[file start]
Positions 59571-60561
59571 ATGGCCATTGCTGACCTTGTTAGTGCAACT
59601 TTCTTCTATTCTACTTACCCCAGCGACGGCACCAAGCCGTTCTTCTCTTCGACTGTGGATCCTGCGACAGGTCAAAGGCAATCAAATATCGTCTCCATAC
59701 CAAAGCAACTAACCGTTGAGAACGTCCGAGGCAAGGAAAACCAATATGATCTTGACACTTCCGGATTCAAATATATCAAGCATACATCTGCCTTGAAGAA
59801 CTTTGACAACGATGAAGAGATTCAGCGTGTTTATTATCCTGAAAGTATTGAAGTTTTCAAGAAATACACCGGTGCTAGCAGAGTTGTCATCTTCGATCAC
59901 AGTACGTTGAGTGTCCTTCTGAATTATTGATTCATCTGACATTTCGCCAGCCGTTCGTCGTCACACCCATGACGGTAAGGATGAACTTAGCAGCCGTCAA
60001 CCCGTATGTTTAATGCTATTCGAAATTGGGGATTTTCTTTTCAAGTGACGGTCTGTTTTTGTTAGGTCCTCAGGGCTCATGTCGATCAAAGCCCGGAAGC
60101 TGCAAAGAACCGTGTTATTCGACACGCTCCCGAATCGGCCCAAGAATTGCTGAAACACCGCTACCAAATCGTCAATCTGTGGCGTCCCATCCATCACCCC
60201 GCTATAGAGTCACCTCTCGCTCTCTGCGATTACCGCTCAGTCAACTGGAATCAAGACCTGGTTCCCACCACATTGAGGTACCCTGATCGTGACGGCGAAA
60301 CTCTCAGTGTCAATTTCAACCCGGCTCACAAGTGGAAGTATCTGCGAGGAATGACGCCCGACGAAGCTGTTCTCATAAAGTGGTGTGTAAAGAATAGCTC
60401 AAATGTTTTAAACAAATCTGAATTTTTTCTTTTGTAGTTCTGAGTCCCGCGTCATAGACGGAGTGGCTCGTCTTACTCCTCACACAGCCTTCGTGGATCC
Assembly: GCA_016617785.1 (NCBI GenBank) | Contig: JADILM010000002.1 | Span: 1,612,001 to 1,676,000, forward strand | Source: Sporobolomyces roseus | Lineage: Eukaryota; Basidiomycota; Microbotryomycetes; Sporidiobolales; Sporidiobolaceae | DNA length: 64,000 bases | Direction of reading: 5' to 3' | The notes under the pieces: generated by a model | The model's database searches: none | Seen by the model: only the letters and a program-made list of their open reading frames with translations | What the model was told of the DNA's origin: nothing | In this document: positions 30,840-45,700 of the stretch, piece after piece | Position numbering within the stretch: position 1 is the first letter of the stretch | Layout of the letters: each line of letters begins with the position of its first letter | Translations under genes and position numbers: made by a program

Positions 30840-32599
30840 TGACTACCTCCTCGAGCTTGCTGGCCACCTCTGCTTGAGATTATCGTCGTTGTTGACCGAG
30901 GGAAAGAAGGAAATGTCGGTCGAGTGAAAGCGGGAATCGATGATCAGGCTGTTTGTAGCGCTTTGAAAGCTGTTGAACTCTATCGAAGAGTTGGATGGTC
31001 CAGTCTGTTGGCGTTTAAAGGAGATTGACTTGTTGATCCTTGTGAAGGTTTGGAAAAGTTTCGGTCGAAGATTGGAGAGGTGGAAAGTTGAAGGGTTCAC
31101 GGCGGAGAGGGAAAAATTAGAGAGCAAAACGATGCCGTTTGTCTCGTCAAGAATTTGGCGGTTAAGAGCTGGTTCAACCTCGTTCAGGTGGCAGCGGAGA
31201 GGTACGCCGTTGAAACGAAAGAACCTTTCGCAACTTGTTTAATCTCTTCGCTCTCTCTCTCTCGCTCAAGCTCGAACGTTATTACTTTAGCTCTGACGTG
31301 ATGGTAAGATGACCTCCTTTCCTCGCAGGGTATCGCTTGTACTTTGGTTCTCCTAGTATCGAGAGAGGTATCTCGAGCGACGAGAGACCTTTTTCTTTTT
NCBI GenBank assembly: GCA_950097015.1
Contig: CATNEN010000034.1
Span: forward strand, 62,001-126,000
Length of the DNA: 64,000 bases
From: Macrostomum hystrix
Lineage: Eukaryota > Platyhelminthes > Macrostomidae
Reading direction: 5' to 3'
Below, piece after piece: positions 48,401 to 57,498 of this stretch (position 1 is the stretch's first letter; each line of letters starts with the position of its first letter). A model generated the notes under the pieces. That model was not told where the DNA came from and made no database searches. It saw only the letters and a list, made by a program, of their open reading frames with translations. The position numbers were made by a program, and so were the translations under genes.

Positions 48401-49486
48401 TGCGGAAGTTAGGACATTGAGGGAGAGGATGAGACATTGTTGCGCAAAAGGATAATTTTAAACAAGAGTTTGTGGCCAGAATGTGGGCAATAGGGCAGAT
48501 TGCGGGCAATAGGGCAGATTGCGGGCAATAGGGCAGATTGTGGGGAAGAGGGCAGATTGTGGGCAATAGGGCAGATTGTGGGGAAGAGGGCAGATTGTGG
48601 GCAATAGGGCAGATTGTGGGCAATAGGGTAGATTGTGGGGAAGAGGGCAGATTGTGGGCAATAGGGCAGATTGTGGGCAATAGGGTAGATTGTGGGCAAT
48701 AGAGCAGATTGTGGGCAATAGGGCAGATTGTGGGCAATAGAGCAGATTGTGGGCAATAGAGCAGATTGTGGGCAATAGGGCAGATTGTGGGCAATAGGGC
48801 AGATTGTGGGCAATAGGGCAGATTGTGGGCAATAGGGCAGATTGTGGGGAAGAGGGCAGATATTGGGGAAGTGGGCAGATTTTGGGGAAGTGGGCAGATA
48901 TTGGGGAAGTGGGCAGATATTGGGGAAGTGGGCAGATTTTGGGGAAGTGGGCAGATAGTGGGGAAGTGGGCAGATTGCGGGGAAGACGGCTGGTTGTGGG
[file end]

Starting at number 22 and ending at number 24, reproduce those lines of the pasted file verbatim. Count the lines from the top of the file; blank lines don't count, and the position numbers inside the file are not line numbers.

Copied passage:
Span: forward strand, 62,001-126,000
Length of the DNA: 64,000 bases
From: Macrostomum hystrix